SPONSORED:

Senate Dems slam 'incomplete,' 'limited' FBI report

Senate Dems slam 'incomplete,' 'limited' FBI report
© Getty Images

Top Senate Democrats on Thursday knocked the FBI's investigation into sexual assault allegations against Supreme Court nominee Brett Kavanaugh as "incomplete" and too narrow in scope.

Senate Minority Leader Charles SchumerChuck SchumerTrump casts doubt on hopes for quick stimulus deal after aides expressed optimism Schumer says he had 'serious talk' with Feinstein, declines to comment on Judiciary role Democrats seem unlikely to move against Feinstein MORE (D-N.Y.) and Judiciary Committee ranking member Dianne FeinsteinDianne Emiel FeinsteinDemocrats to boycott committee vote on Amy Coney Barrett's Supreme Court nomination The Senate should evoke RBG in its confirmation of Amy Coney Barrett The Hill's Morning Report - Sponsored by Goldman Sachs - Pelosi, Mnuchin push stimulus talks forward, McConnell applies brakes MORE (D-Calif.) spoke with reporters after getting briefed on the FBI's report, which senators say is about 50 pages and includes interviews or statements from 10 individuals.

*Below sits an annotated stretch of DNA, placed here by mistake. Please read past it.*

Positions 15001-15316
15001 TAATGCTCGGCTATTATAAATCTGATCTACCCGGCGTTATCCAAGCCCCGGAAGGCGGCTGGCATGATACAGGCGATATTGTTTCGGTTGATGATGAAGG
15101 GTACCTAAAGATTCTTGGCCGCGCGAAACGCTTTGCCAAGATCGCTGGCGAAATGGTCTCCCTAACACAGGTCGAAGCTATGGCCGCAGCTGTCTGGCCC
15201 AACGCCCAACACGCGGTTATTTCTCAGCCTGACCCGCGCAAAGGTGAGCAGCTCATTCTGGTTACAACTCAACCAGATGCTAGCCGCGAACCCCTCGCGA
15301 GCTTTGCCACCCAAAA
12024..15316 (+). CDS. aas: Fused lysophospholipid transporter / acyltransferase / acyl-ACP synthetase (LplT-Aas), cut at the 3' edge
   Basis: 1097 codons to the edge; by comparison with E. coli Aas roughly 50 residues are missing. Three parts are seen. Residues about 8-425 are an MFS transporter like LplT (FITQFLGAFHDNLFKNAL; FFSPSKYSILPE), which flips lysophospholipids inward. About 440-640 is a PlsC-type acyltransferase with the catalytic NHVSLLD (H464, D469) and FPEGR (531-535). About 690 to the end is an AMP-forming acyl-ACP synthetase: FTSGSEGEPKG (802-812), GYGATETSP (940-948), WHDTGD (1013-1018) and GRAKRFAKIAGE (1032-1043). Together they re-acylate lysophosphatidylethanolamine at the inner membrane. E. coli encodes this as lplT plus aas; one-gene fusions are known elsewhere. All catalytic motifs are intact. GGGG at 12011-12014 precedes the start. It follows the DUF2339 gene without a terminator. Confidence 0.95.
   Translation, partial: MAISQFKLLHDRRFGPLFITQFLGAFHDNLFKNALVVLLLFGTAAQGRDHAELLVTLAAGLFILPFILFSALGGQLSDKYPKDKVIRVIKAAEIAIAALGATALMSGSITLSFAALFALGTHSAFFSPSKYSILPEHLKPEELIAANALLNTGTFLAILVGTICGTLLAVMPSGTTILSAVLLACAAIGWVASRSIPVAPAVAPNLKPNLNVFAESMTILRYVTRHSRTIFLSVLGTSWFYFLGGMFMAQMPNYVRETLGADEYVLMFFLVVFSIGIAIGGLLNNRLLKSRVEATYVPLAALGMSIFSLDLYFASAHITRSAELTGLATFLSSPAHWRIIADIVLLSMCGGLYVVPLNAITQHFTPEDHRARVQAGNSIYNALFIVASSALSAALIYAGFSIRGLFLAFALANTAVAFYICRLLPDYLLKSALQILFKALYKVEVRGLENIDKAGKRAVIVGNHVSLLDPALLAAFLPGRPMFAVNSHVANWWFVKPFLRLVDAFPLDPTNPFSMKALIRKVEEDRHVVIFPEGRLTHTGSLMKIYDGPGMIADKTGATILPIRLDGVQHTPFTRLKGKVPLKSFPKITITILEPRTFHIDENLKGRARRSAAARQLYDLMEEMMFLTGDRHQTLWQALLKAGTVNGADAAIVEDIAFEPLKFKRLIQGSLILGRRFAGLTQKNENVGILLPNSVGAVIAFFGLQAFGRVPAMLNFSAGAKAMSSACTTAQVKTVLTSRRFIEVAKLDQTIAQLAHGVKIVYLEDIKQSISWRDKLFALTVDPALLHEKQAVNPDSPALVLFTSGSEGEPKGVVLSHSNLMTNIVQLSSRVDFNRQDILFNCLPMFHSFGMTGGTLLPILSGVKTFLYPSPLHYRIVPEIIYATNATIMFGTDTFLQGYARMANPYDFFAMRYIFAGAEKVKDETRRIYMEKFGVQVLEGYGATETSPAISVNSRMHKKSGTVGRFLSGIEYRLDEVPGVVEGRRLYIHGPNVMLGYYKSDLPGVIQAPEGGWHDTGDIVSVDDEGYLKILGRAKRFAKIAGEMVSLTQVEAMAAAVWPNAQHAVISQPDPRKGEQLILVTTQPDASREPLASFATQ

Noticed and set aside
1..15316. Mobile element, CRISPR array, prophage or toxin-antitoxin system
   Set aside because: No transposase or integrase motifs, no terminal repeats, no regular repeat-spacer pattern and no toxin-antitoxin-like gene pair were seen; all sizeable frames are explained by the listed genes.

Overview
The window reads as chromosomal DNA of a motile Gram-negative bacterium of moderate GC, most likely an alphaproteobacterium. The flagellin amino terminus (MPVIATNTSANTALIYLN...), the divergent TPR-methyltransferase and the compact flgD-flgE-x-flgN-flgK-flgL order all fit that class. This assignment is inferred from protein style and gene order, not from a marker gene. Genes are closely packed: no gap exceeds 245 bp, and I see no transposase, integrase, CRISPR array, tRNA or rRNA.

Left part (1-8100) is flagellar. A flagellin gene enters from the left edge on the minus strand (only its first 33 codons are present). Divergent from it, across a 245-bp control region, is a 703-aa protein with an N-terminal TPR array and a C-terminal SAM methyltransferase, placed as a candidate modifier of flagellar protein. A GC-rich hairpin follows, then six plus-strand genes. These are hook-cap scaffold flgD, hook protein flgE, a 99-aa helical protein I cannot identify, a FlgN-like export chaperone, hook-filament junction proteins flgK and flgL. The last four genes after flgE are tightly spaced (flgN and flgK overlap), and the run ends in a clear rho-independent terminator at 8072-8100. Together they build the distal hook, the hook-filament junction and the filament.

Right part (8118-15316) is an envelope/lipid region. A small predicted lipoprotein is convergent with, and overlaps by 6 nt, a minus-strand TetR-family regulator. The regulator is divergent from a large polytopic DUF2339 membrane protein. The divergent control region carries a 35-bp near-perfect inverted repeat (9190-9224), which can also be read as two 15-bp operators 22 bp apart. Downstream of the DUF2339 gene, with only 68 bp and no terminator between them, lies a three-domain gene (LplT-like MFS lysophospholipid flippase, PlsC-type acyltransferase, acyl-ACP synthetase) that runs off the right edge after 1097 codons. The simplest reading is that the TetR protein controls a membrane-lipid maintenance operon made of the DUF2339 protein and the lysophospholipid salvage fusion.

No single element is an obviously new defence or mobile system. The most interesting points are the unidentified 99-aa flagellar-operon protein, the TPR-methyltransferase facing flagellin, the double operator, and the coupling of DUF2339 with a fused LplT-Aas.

ADVERTISEMENT

"We had many fears that this was a very limited process that would constrain the FBI from getting the facts. ... Those fears have been realized," Schumer told reporters on Thursday. 

Feinstein characterized the FBI's investigation as "incomplete," floating that it might have been "limited" by the White House. 

The press conference comes as senators began viewing the FBI's report on Thursday morning. Most Democrats began filing into a secure location in the Capitol basement around 11 a.m. to be briefed by Judiciary Committee staff and view the report. 

Republicans want to hold an initial vote on Kavanaugh's nomination on Friday. Sen. Chuck GrassleyCharles (Chuck) Ernest GrassleyOn The Money: Power players play chess match on COVID-19 aid | Pelosi bullish, Trump tempers optimism | Analysis: Nearly 1M have run out of jobless benefits Grassley: Voters should be skeptical of Biden's pledge to not raise middle class taxes GOP to Trump: Focus on policy MORE (R-Iowa), the Judiciary Committee chairman, said that the FBI's investigation "found no hint of misconduct" regarding Kavanaugh.

But Schumer disagreed with Grassley's assessment.

"I disagree ... with Sen. Grassley's statement that there was no hint of misconduct," he told reporters. 

He did not respond to follow-up questions asking what he meant or what lead him to that conclusion. 

The FBI was tasked last week with looking into several sexual assault allegations against Kavanaugh after the Supreme Court nominee and Christine Blasey Ford, his first accuser, testified during a closely watched, emotional hearing.